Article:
I like the video. "Damn you boot.":D
    Good stuff.
  8. xbxb

    xbxb Basic Member Basic Member

    Jun 23, 2005
    Well in the past 2 yrs I have planted on my property 1 cherry tree, 2 peach trees, 1 nectarine tree and 3 apple trees. I don't know if this is the coolest use of a plant or tree but I'm sure they will outlast me and will provide for the next generation which is a good thing. We dry all of our fruit--well almost all. Nothing better than a fresh peach and I can't resist the temptation. I have also planted raspberry bushes, I know they are not trees but they will grow almost as tall as a tree. So 7 trees have been planted. I hope to be doing my part. Oh and thank you very much for the opportunity to win a knife. I only have 1 straight knife and the one you have in the picture is a real beauty. Thanks very much.
    Last edited: Dec 10, 2010
  9. sadiejane


    Feb 6, 2009
    howdy iz
    thanks ever so much for this give-away
    mighta kind of ya man!

    well, i gotta go with osage orange
    just yesterday finished up my first bow from this amazing wood
    it was a great experience and im gonna start another next wed
    have also used the wood for knife handles
    this one i made an extension for
    had a fella on paleoplanet make this crook knife but i wanted to handle it myself.
    rather crude but works just like i wanted
    sorry not a great shot
    its the one directly to the left of the bow stave
    made a spoon outta it for the wss spoon contest
    that osage is one tough bugger to get a bowl dug outta
    havent done it myself, but i did send a big ole bag of shavings and sawdust to a fellow forum member for dye making. reckon it'll work cuz the stuff can sure stain clothes. tho it does wash out just fine.
    i save most of the shaving and use for tender for my firepit.
    so yeah, its gotta be osage orange for me
    thanks again

    edited to add a cupla bits i forgot:
    the hedge apples can be used as bug repellent for your house-quarter and spread about either inside or out-esp spiders
    hauled a bag full home from a hike for a friend
    she used em throughout her house in attempt to rid her place of brown recluses, which lived there in scary numbers
    along with some other techniques, i think she was successful
    some say you can use the milk-like fluid inside to repel mosquitoes

    yes iz, the spoon was a bear. but the rules were no power tools, so....
    had concern about osage for food use
    but found an online source that also stated osage has antiseptic properties...
    anyone who has lived where osage is prolific knows what an amazing fire wood it is!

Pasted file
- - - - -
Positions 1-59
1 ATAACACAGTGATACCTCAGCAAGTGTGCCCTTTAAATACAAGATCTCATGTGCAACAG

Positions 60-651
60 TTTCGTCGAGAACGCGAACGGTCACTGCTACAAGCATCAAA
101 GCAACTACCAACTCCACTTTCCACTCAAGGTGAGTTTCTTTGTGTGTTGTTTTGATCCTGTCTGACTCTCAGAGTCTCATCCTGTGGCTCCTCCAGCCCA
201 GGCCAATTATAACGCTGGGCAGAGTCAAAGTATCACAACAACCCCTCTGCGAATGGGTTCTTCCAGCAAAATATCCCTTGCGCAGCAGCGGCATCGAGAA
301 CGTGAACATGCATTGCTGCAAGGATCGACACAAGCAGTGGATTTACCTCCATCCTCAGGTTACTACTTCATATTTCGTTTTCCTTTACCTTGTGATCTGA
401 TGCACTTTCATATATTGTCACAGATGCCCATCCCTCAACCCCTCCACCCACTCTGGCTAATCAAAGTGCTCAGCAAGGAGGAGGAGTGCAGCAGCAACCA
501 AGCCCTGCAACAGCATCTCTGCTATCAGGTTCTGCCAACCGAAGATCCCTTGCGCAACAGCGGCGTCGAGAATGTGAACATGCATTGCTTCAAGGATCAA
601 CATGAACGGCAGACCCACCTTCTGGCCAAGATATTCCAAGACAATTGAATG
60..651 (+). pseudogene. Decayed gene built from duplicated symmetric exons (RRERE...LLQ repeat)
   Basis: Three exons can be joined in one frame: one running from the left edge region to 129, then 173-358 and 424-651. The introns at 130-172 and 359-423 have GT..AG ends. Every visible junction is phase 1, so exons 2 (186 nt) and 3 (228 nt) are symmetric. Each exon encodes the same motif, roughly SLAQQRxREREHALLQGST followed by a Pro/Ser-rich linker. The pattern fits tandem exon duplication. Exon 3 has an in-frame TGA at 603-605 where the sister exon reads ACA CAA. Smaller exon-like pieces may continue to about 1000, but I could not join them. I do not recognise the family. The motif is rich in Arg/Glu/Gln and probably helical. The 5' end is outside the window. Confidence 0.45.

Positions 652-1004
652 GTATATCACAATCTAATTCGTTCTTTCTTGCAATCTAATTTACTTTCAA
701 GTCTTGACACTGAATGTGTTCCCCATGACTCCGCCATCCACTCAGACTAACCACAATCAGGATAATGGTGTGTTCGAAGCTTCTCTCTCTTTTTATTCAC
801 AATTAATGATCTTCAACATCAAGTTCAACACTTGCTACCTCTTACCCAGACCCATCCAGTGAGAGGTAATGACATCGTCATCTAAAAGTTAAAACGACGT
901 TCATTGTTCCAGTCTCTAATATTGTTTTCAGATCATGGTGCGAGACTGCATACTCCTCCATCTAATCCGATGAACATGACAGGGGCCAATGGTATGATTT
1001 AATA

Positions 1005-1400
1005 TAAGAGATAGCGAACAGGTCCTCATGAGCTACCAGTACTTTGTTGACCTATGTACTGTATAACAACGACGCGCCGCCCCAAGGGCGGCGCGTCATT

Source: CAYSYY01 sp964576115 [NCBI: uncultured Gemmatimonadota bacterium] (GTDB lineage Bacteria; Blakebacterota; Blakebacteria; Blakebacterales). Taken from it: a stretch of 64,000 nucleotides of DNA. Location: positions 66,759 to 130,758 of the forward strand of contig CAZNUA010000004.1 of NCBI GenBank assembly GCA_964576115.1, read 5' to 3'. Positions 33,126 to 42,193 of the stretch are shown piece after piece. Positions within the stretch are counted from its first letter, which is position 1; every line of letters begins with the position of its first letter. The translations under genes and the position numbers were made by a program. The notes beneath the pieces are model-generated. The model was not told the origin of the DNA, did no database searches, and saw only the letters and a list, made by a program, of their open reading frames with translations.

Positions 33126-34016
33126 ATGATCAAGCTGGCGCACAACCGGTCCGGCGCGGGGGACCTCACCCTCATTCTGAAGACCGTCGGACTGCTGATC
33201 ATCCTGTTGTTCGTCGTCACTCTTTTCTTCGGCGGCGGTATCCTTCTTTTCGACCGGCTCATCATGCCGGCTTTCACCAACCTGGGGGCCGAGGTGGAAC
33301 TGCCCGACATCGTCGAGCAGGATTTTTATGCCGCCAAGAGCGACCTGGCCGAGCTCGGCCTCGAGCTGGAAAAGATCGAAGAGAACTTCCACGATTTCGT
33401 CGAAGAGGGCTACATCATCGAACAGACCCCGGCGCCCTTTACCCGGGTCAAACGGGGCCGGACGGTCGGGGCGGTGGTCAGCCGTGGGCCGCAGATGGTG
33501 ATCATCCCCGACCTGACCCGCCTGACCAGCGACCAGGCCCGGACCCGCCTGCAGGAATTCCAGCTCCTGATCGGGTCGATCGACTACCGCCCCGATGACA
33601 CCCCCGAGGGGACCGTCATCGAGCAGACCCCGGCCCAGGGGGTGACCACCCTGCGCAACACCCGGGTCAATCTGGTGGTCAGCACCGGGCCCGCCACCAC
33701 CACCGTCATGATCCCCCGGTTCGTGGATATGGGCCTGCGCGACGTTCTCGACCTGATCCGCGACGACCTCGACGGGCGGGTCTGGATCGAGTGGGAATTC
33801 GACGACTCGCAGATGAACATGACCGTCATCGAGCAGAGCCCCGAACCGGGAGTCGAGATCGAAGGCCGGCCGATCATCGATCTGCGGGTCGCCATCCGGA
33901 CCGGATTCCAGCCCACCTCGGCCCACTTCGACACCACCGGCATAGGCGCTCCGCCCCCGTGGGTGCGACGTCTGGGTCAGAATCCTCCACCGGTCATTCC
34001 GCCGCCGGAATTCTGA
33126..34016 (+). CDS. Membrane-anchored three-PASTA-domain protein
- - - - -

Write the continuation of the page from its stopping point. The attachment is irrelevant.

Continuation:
a good enough pile will burn for many hours without tending
    Last edited: Dec 11, 2010
  10. bindlestitch


    Oct 23, 2006
    Excellent job on the bow, Sadie.
    And wow :eek: , a hedge spoon is ambitious to say the least. I'd want a router and a dremel tool to carve that out.
  11. bindlestitch


    Oct 23, 2006
    And the winner is:

    Ranger Joe!

    I realize that is going to raise some eyebrows since Joe and I are friends but he came through with some information I'd never seen before. I'm not gonna penalize him just because he's my friend....being my friend is penalty enough. :D:(

    Anyway, I've been trying to preserve and re-discover techniques that are specific to the hardwoods regions for a while now and that's why Joe's post was so important to me. A birch bark substitute for the hardwoods forest is a game changer in my eyes.
    Thanks to everyone for participating in this, we've now got a great little resource thread for people to refer to and learn from.:thumbup:

    You all rock and I appreciate the support.
    Congratulations, Joe! You earned it.
  12. snakedoctor828


    Feb 2, 2009
    Way to go Joe congrates!!!! that pin oak bark is some cool stuff you figured out!
  13. skab8541


    Dec 6, 2006
    Congrats Jo Jo! You'll have to send me your Boones Branch, since you won't have anytime to use it now :)
  14. neomaz


    Sep 28, 2008
    gratz Joe
  15. jcl-MD


    Aug 30, 2008
    Joe (you old dog you) !!!!!!
    I guess you had what Iz needed!!Ha!!!
    Good show my friend!!!
  16. One Legged Josh

    One Legged Josh

    Dec 10, 2010
    Congrats R.J., I learned from your post as well.
  17. T. Erdelyi

    T. Erdelyi Gold Member Gold Member

    Feb 3, 2001
    Congrats on the win Ranger Joe and thanks for the GA Iz.
  18. Chris68


    Dec 5, 2010
  19. Munky88


    Jun 1, 2008
    Are we allowed to be jealous and spiteful? :)

    Thanks for the video joe, and thank you for the thread.
  20. sadiejane


    Feb 6, 2009
    way to go joe
    great info
    you lucky dog
    thats one sweet knife!